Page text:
Army Gen. Mark A. Milley is in Brussels to meet with NATO counterparts and to check progress in the worldwide effort against terror groups.
The chairman of the Joint Chiefs of Staff will participate in the alliance's Military Committee meeting — the first meeting at this level since December's NATO summit in London.
The Military Committee meets three times a year and consists of the chiefs of defense from all 29 NATO nations. A second meeting of framework nations includes partner nations such as Australia, New Zealand and others, Milley said.
"In this particular one, we're going to talk a little bit about the future in Iraq, in light of recent events," Milley told reporters traveling with him.
Right now, the NATO training mission in Iraq is suspended in the aftermath of the killing of Quds Force leader Gen. Qassem Soleimani. The chiefs will also talk about the mission in Afghanistan and about violent extremist organizations all over the world.
The military leaders will also discuss operations in the Trans-Sahel region of Africa. "The French have a lead on that, so they're going to talk about that," the chairman said. "We'll coordinate our activities and our resources and our positioning of forces in our tasks and purposes."
"So, the general thought or theme or idea is that the assets and the commitments the resources that the United States puts into Central Command [area of operations] or the [Africa Command] area etc., could be reduced," he said, "and then shifted either to increase readiness of the force in the continental U.S. or shifted into Indo-Pacom."
The U.S. process continues, and officials are developing options for Esper to consider. "We're developing those options in coordination with our allies and partners in the affected [areas of operations]," the general said. The military officials will bring their recommendations to their national leaders, he added.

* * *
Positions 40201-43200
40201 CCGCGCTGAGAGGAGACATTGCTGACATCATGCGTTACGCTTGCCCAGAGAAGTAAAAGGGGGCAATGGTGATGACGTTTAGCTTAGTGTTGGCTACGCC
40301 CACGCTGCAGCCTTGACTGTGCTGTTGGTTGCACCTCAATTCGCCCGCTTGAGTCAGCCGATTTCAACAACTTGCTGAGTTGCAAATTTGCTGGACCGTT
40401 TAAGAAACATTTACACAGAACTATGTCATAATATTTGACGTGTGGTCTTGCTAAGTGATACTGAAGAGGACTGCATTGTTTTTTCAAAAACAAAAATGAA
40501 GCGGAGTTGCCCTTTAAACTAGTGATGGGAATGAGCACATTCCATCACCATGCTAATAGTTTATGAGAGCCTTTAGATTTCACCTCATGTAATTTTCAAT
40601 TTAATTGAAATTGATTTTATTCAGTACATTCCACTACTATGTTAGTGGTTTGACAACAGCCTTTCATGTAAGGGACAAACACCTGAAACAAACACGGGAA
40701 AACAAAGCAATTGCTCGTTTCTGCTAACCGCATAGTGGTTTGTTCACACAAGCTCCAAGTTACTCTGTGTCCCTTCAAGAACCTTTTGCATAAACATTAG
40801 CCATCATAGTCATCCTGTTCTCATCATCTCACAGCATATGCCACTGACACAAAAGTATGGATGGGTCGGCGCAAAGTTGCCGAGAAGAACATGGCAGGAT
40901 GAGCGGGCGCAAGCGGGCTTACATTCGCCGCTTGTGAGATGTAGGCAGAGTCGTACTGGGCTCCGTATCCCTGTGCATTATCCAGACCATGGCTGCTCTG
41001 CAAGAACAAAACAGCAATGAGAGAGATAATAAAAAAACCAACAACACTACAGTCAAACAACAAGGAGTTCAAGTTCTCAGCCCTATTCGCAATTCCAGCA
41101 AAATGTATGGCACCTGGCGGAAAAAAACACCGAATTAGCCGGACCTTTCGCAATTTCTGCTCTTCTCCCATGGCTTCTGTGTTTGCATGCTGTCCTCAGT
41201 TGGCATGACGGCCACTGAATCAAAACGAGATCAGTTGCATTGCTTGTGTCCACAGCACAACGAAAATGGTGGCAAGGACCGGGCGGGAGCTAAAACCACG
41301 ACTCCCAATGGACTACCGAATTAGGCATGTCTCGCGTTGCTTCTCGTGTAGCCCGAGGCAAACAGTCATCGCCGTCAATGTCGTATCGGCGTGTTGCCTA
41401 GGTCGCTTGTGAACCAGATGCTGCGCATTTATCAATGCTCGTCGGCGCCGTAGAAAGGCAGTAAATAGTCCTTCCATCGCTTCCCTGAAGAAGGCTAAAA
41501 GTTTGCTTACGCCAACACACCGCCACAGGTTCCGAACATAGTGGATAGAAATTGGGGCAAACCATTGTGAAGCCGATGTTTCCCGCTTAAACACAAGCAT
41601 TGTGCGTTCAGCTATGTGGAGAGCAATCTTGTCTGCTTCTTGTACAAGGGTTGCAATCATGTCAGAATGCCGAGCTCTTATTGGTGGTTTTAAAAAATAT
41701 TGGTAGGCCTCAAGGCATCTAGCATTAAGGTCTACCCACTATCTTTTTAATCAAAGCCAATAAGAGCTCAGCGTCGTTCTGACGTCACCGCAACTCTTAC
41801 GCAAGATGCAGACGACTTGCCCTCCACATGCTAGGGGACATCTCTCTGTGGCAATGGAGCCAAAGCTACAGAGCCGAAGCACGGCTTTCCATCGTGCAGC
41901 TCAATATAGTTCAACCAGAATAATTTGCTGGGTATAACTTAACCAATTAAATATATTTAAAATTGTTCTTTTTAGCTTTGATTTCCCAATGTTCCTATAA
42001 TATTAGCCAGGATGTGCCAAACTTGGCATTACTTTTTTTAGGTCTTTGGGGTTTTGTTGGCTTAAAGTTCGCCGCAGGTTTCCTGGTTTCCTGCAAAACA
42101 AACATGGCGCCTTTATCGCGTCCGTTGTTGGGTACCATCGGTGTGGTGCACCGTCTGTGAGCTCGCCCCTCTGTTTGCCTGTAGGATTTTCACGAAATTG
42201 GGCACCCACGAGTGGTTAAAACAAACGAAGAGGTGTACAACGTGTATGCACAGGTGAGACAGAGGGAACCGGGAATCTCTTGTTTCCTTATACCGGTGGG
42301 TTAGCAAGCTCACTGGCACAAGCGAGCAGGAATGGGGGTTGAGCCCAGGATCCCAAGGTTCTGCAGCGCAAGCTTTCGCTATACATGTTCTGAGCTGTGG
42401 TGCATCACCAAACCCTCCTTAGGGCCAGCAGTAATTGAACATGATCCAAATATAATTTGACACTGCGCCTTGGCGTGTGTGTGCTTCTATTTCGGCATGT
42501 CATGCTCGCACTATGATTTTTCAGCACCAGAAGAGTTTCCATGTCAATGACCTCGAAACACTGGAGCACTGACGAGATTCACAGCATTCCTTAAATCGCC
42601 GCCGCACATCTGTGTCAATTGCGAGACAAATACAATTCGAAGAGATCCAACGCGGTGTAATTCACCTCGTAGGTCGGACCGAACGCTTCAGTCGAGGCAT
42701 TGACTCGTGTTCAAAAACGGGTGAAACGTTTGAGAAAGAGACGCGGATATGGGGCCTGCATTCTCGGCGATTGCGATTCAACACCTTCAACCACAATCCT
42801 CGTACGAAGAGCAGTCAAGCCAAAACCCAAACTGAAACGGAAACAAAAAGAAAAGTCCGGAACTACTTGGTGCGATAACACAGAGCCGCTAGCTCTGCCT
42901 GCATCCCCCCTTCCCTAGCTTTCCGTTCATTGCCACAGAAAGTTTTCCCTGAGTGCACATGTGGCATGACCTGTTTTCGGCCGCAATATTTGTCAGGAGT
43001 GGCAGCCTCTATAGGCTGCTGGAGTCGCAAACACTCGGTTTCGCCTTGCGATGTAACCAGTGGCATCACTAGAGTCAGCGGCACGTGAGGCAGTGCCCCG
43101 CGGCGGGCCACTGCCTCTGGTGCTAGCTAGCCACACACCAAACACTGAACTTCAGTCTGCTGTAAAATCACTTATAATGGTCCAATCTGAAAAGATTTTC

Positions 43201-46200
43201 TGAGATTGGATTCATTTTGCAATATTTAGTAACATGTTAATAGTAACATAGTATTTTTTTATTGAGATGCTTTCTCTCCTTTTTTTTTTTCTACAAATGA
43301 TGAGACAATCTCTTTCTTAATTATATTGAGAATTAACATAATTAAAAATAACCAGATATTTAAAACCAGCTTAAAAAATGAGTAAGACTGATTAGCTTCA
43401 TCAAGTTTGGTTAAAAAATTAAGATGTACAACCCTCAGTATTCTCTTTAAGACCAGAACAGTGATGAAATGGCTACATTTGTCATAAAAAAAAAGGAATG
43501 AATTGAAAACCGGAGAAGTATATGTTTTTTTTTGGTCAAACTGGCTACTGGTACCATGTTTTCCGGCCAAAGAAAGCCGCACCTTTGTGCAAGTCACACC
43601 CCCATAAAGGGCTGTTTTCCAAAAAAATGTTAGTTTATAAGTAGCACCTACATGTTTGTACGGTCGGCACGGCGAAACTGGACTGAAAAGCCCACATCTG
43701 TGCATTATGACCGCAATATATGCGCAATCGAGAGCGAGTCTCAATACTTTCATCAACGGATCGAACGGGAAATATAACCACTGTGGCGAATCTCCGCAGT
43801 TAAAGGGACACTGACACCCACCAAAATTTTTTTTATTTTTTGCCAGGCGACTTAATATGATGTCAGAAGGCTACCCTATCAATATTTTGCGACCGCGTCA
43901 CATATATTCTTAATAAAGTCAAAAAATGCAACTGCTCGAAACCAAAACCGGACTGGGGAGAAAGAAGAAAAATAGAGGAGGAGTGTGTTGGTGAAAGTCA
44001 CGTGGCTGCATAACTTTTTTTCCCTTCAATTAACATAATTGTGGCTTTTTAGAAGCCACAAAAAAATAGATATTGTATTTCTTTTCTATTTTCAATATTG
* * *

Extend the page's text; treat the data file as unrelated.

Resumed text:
The meetings show the strong military-to-military ties that bind the alliance, Milley said. "The other part of [the meetings] is relationships, building strong military-to-military relationships at the senior level, and these become critically important," the chairman told reporters.
When a crisis happens, these military leaders need to be able to communicate with counterparts and have a common understanding of the threats, he noted. "For example, in … the Syria crisis, or the Baghdad raid or the Soleimani thing, I speak to these guys all the time," Milley said.
"And I talked to a wide variety of allies and friends, and I even talked to people that might not be considered allies and friends."
Policy is up to the political leaders of the nations, the general said. "I can just say what our current policy is, and what our current plans are," he added, "and my current guidance from the secretary of defense and the president is that we will stay in Iraq."
On Iraq, he said, President Donald J. Trump spoke with NATO Secretary General Jens Stoltenberg in the aftermath of the Soleimeni strike about increasing the NATO commitment. Milley said he will discuss what other nations can do in Iraq and more broadly in the Middle East.
"Our military-to-military relationships are critical and stable and good," the general said. "It's important that the military … have communications, because we oftentimes can clarify. We're all reporting to our national leadership, and we want to be able to make sure that we have a common operating picture and we understand the situation as best we can."